Speaking of picking winners and losers in the private sector, sometimes government officials get to choose someone familiar to be the winner: themselves.
Raj Dates left the Consumer Financial Protection Bureau in April, a few months after he helped the agency write new rules to govern the mortgage market. Now the once deputy director of the bureau has launched Fenway Summer, a firm he plans to make into the leading originator of nonqualified mortgages, according to tweets by Date on the company’s twitter page.
Watching this type of thing happen brings out the cynic in me. Look at the progression of events:
First the CFPB, led by Date and Richard Cordray, finalized its ability-to-repay and qualified mortgage rule on Jan. 10. The rules say that community banks’ balloon mortgages will only be considered a qualified mortgage and receive a safe harbor from litigation so long as the loan is made by a “small rural bank.” A lender qualifies as a small rural bank if it has no more than $2 billion in assets and makes no more than 500 mortgage loans per year. It also must originate at least half its first-lien mortgages in counties defined by the CFPB as rural.
Unfortunately for community banks in states like Minnesota, while the bureau has defined 50 of the state’s 87 counties as rural, the great majority of the mortgage loans are not in those counties. Only 16 percent of Minnesotans live in areas defined as rural by the CFPB, according to Craig Foss, associate counsel for the Minnesota Bankers Association.
So for the majority of customers and mortgages in Minnesota, community banks cannot provide balloon mortgages and receive a legal safe harbor. According to the Independent Community Bankers of America, this is true across the country. “The new ability-to-repay regulations will expose lenders to litigation risk unless their loans meet the definition of a qualified mortgage. However, a staple of community bank mortgage lending, balloon loans, are explicitly excluded from qualified-mortgage status unless they are made in rural areas under an unreasonably narrow definition of rural,” said ICBA Chairman William A. Loving, Jr., president of Pendleton Community Bank, Franklin, W. Va., when he testified before the House Committee on Financial Services on April 13.
So now there are small banks, which serve markets not on the CFPB’s “rural” county list or which make more than 500 mortgage loans a year, that are discouraged from making balloon mortgage loans because they receive no safe harbor from litigation risk. Who’s going to make those nonqualified mortgages now?
“Fenway Summer is committed to rebuilding consumer finance on a foundation of trust,” the firm’s about page says. “For too long consumer finance has been seen as a zero-sum game: either banks win or consumers win. At Fenway Summer we take a different approach. Our work is guided by the principle that products designed to actually serve consumers will be simultaneously profitable and sustainable.”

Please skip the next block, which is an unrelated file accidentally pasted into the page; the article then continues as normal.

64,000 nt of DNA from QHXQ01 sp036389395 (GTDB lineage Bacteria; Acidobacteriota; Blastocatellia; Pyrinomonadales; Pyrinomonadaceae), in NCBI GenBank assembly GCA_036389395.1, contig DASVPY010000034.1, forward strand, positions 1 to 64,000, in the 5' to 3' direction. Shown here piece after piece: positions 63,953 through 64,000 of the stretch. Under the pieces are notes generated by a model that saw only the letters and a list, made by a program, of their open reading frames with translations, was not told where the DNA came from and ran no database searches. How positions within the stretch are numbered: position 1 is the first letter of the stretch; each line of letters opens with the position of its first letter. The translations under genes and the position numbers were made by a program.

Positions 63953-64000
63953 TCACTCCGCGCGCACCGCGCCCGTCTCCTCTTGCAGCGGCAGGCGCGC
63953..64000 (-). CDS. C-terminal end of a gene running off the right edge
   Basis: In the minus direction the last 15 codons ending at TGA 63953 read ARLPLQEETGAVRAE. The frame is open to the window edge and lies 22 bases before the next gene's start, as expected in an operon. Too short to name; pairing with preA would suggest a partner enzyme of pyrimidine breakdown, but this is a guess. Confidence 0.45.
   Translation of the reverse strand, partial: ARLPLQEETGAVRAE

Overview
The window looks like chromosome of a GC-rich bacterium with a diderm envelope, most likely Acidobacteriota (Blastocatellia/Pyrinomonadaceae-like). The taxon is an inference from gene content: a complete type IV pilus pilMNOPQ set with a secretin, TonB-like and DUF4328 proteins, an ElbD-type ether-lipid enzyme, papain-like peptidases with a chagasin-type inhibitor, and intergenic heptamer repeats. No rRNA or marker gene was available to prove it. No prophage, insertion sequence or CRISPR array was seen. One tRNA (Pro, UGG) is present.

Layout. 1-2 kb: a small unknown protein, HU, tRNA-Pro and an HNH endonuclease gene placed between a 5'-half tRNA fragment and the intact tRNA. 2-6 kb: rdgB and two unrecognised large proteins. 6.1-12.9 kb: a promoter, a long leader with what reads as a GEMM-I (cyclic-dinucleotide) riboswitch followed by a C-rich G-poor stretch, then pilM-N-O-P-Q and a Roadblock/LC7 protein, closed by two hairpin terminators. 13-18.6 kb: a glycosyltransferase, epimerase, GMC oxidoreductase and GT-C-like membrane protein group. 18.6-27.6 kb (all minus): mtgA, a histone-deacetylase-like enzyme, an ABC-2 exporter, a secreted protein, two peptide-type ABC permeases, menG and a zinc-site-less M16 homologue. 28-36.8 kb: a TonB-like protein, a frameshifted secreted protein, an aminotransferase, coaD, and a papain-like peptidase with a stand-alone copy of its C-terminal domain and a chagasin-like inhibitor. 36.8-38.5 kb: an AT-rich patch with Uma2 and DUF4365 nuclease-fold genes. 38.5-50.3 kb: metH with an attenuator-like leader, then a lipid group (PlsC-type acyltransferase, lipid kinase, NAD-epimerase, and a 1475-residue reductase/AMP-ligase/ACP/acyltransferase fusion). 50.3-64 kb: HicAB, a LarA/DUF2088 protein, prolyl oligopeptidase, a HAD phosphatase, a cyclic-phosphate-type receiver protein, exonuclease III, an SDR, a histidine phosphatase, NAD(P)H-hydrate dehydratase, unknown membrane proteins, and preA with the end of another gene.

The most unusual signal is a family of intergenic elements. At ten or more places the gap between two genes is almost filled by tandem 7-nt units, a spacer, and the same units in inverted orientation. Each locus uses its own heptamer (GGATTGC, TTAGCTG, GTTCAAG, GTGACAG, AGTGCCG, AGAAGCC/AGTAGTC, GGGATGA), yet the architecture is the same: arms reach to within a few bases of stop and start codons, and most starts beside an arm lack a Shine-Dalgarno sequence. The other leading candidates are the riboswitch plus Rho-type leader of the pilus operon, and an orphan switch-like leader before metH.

It won’t be very hard to meet this mission statement if the firm is making the balloon loans previously provided by community banks. Community banks are not foreclosing on their customers. In recent years, the delinquency rate of mortgages held by community banks never exceeded 4 percent, compared to 22 percent for fixed-rate subprime mortgages and 46 percent for subprime variable rate mortgages. “In fact, community bank mortgages have outperformed fixed-rate prime loans, thought to be the best performing category of all loans,” according to Loving’s testimony before the House Committee on Financial Services.
For those small banks still competing in nonqualified mortgages, the new competitor on the block will be a firm consisting of the top ranking CFPB staff who wrote the new mortgage rules. Date just recruited Garry Reeder, CFPB chief of staff; Chris Haspel, senior adviser for mortgage servicing and securitization at the CFPB; and Mitchell Hochberg, the bureau’s regulatory senior counsel, to Fenway Summers this month. Sean O’Mealia, a program manager on the Card Markets team in Office of Research, Markets, and Regulations at the CFPB; and Alison Miller, the bureau’s Deputy Executive Secretary, also have joined the firm.
Community banks under $10 billion in assets hold approximately $412 billion in balloon payment mortgages for as many as 5.5 million borrowers, Loving said. That’s a large segment of the industry. No wonder it has attracted CFPB officials away from the large salaries they are known to collect at the bureau; one can only imagine the amount of money they expect to make by moving into the industry for which they wrote the rules.